The Canadian Ski Cross Team is nothing if not deep, winning the overall Nations Cup title for the second straight year despite serious knee injuries to three of its top female racers and minor injuries for members of the men's team.
But while the talent pool is deep, it's also gotten smaller. In the last few weeks, the team has seen several senior athletes announce plans for retirement. Veterans Davey Barr and Brain Bennett both stepped down this year, while Whistler's Stan Rey announced recently that he would be making the shift to big mountain freeskiing. Last week, Whistler's Julia Murray announced that she would retire, concerned that another knee injury on the scale of the one that kept her off the slopes all for all of last season could permanently hamper her mobility in the future.
Georgia Simmerling, an alpine athlete who was added to the roster at the start of the 2011-2012 season but missed most of the races with injuries to her neck and back.
As well, athlete Nik Zoricic was killed during a race on March 10, a tragedy that is still under investigation by Swiss authorities and the International Ski Federation (FIS), which is in charge of sanctioning races and ensuring that they meet safety requirements. A CBC story revealed that Zoricic's family is not alone in demanding an inquiry into the accident, with several national sport organizations and athletes also supporting a wider investigation.
As a result, the team will be smaller in 2012-2013 with a roster of just eight athletes — many of them proven veterans, all of them World Cup medallists.
Returning from injury are Olympic champion Ashleigh McIvor and World Champion Kesley Serwa. Serwa did race at the start of the season, but injured her knee before the halfway point. Danielle Poleschuk of Calgary will also return after battling an injury of her own this past season.
The fourth member of the women's team is Whistler's Marielle Thompson, who had a breakthrough season with her first World Cup medal, then her first World Cup gold medal, then repeated podium results that put her first overall in the women's standings at the end of the year to earn her the Crystal Globe.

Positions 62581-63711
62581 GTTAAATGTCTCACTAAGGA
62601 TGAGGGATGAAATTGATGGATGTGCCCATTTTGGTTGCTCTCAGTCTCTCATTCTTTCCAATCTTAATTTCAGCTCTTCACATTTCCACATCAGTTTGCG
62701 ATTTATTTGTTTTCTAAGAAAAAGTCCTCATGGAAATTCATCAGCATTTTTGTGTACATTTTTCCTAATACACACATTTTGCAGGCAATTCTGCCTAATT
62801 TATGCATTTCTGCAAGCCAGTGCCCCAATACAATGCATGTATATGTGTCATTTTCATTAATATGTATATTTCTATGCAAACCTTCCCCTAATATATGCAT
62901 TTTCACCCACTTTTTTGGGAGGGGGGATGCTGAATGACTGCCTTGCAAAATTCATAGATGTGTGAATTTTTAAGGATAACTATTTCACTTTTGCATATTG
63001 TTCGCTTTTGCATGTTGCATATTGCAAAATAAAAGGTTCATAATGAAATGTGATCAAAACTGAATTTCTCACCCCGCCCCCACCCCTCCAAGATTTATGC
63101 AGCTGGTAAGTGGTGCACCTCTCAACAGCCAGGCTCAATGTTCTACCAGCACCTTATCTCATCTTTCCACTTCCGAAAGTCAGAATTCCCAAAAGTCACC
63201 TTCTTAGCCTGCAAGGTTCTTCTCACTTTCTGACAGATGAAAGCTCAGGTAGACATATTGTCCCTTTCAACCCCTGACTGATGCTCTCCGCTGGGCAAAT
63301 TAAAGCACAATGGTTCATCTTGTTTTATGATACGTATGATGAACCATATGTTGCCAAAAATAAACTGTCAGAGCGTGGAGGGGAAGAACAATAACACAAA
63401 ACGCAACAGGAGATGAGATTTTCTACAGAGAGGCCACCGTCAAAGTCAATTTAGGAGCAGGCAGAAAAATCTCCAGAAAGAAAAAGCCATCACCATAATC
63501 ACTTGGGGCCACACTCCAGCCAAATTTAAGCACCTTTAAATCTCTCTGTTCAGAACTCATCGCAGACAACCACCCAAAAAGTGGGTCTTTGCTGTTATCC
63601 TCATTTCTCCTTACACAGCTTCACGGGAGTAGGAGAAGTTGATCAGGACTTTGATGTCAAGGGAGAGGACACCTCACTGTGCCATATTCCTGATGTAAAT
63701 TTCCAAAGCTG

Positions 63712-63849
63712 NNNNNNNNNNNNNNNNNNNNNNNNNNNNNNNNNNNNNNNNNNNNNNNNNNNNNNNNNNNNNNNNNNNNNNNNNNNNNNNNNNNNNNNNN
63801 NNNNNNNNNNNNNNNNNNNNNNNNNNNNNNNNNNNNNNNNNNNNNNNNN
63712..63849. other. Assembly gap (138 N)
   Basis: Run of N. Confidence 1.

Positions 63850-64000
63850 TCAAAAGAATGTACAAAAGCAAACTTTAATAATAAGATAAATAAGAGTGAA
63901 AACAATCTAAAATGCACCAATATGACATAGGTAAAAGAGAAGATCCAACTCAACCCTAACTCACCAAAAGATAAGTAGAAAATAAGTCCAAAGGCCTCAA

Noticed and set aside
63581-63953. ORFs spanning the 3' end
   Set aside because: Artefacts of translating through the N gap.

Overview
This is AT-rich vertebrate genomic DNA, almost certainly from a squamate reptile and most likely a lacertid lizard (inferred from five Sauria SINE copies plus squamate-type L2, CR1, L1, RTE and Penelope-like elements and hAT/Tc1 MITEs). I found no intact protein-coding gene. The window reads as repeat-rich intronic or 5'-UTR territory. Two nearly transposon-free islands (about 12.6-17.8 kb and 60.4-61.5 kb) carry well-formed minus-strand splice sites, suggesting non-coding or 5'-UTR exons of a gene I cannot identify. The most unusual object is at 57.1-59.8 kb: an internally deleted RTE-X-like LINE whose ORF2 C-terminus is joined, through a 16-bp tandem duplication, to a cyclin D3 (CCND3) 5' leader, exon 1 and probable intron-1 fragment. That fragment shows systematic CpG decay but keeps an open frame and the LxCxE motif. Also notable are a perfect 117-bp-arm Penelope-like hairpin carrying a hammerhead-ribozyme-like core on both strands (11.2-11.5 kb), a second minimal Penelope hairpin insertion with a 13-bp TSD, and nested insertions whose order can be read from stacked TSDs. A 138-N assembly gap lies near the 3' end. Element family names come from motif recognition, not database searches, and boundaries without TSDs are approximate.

The men's team includes reigning X Games and World Champion Chris Del Bosco, Brady Leman, who placed second overall on the World Cup tour after returning from injury, Dave Duncan, who earned two podiums last season, and Tristan Tafel, who earned his first World Cup podium in what was his first full season with the World Cup tour.
"When Ashleigh returns, we will have three world champions and eight athletes who have had World Cup podiums," said Dave Ellis, director of Ski Cross for Alpine Canada. "We're looking forward to having everyone back."
As well as defending their Nations Cup title, there are some bigger fish to fry this season including a FIS World Championship and Olympic qualifications.
"We have some very strong programs on both the men's and women's side, and we have set some big goals for the coming season," said Dave Ellis. "We want to remain number one in the world and will be gunning for a men's or women's overall title again.
"It's a world championship year and we will be going for more podiums there. We are also into the Olympic qualification cycle so the pressure starts to build from here."
As well as the national senior team, the team confirmed six members that will be part of the national prospect development group. That group includes Louis-Pierre Helie, who made the switch from the World Cup alpine team in the spring; Georgia Simmerling when she returns; NorAm Cup champion Ian Deans of Kelowna; Whistler's Robert Lepine, and Mathieu Leduc and Mariannick There from Quebec.
Overall, the team is young. Chris Del Bosco is the oldest member of the team at 30, followed by Duncan at 29 and McIvor at 28. The average age is just over 25 for the senior team, while the average age for prospects is 22.
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